I’ve read a few reviews of Wu-Block (released at the end of November 2012) which have frankly irritated me. XXL said that “the formula isn’t new, and in some ways the project sounds unavoidably dated […] while the tides of hip-hop may be in flux, and the release might not break any new ground, the collaborative LP is a genuine and welcomed addition to the modern hip-hop landscape”. The album was given the album an “L” rating, which this translates as ‘average’ on the site. The same site also gave Wiz Khalifa’s new album the SAME rating. To put this into perspective, XXL are denoting that Wu-Block is on the same level of the album released by an overrated hip-popper recoiling on an office chair wearing skin tight red and white leggings and an unzipped fluffy leopard print jacket baring his heavily tatted torso.
Most reviews of Wu-Block have tried to make a big deal out of the fact that it isn’t ‘ground-breaking’ or ‘original’ enough for an album, but people are refusing to realise that Ghostface Killah and Sheek Louch – two of the most legendary rappers alive – don’t NEED to be ground-breaking or original – they’ve already done that. That is why they have gotten to where they are today. That is why they are permitted to release an album which may not break the boundaries of hip-hop. That is why they can release an album which simply celebrates rap music.
Reverting back to the XXL review, the journalist writes that “the project sounds unavoidably dated”. Firstly, calling this album a ‘project’ denotes some kind of trial or experimental mixtape type release; Wu-Block is not. Ghost and Sheek knew exactly what they were doing when they dropped this record and it is a pure triumph; nothing less. As for sounding ‘unavoidably dated’, this is a statement coming from someone who is clearly oblivious to thepurpose of this album, which was to celebrate classic, concrete, authentic hip-hop. Using the term ‘unavoidable’ suggests that the listener was expecting the album to sound dated anyway – and approaching any album with such an attitude is just setting up for failure on a first-time listen. It unfortunately emphasises how hip-hop critics are becoming more and more obsessed with the commercial capability of any release.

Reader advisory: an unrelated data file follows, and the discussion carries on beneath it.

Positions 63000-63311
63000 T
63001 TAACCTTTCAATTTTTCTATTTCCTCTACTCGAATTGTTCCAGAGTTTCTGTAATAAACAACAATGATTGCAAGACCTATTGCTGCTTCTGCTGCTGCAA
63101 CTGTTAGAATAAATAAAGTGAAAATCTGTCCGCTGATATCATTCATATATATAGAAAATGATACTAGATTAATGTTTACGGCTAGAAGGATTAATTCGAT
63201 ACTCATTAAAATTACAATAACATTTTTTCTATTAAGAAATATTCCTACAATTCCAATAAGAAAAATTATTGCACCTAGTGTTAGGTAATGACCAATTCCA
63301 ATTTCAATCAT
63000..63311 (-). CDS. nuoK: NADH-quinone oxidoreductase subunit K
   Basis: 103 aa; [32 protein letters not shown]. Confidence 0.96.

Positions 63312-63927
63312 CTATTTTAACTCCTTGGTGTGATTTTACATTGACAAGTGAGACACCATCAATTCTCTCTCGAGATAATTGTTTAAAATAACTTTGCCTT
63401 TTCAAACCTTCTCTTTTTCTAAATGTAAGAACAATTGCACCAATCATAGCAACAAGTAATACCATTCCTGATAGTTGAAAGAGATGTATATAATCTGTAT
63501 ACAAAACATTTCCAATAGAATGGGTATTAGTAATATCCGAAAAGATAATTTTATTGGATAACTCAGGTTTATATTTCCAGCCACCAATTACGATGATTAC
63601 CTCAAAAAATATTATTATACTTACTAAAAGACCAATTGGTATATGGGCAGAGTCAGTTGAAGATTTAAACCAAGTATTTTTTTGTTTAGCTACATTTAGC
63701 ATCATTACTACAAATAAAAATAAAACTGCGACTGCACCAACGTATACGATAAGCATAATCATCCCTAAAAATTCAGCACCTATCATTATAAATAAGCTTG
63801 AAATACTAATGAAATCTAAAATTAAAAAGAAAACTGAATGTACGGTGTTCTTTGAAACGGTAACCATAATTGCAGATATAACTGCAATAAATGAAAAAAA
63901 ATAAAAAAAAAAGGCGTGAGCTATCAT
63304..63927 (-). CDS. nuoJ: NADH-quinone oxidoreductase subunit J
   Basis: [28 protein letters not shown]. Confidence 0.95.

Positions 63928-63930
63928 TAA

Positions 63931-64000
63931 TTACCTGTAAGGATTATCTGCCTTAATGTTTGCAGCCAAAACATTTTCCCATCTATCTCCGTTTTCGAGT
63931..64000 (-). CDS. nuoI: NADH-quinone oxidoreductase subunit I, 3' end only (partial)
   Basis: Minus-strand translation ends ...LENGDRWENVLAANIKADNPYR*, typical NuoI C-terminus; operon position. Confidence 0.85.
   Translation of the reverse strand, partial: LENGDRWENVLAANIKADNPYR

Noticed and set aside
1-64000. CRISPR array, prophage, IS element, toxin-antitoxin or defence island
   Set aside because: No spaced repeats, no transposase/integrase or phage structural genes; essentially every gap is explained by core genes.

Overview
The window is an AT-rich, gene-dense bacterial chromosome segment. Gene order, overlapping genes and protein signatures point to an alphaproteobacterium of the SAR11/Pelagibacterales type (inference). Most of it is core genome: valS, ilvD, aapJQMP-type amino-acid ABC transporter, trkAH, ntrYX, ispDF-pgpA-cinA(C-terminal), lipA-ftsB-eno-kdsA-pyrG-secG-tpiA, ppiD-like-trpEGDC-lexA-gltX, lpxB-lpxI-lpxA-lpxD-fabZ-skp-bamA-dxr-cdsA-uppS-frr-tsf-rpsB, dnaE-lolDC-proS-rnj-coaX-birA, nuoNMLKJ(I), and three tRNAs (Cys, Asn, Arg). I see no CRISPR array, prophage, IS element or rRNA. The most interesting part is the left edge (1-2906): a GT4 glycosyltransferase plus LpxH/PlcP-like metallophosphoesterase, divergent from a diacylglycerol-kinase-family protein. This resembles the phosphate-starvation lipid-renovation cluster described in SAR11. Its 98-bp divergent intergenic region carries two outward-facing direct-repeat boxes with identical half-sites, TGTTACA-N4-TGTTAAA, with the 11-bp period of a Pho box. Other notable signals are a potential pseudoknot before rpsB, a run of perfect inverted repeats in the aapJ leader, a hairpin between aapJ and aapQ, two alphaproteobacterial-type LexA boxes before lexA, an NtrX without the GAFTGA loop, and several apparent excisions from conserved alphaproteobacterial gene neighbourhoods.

Stand out tracks are Crack Spot Stories, the album opener, which sets the standard sky-high, production wise. Pour Tha Martini, featuring the ever animated Cappadonna, is almost certainly the ‘party track’, although it is by no means lower in standard than the rest. In fact, it’s one of my top three favourites from the album. Guns For Life features some attention-grabbing metaphors from Ghostface resonant of 2Pac’s Me And My Girlfriend, combined with a hypnotic hook which provides an attractive and attention-grabbing contrast with the content of the track. Drivin’ Round offers a conscious, insightful view into the world Ghostface and Sheek grew up in, with a genius verse from GZA and an equal level of intellect from Masta Killa. Stick Up Kids is high-energy and perfectly wired, leading onto the lyrically destructive All In Together. Penultimate track Been Robbed is 70s-retro and offers one of the best examples of Sheek and Ghost’s astute dry wit.
The production is outstanding throughout the record, which is only made better by the fact that the majority of the producers are actually relatively unknown. The content itself is pretty much typical for any collaboration of this level; Wu Tang and D Block don’t need to try and change their subject matters and substance of the tracks. Anyone who knows hip-hop knows that these guysdo talk about shotting, girls, violence and clubbing. I don’t think there is one hip-hop artist who hasn’t mentioned one of these things in a track before. However, they do it better than most. The technicalities behind the content (i.e. the lyricism, the flow, the wordplay, the storytelling techniques, the use of humour, etc) are at an exceptionally high level; higher than most rappers will reach in their whole career, and this is why Wu-Block has obviously flown over the heads of most listeners and, unfortunately, critics.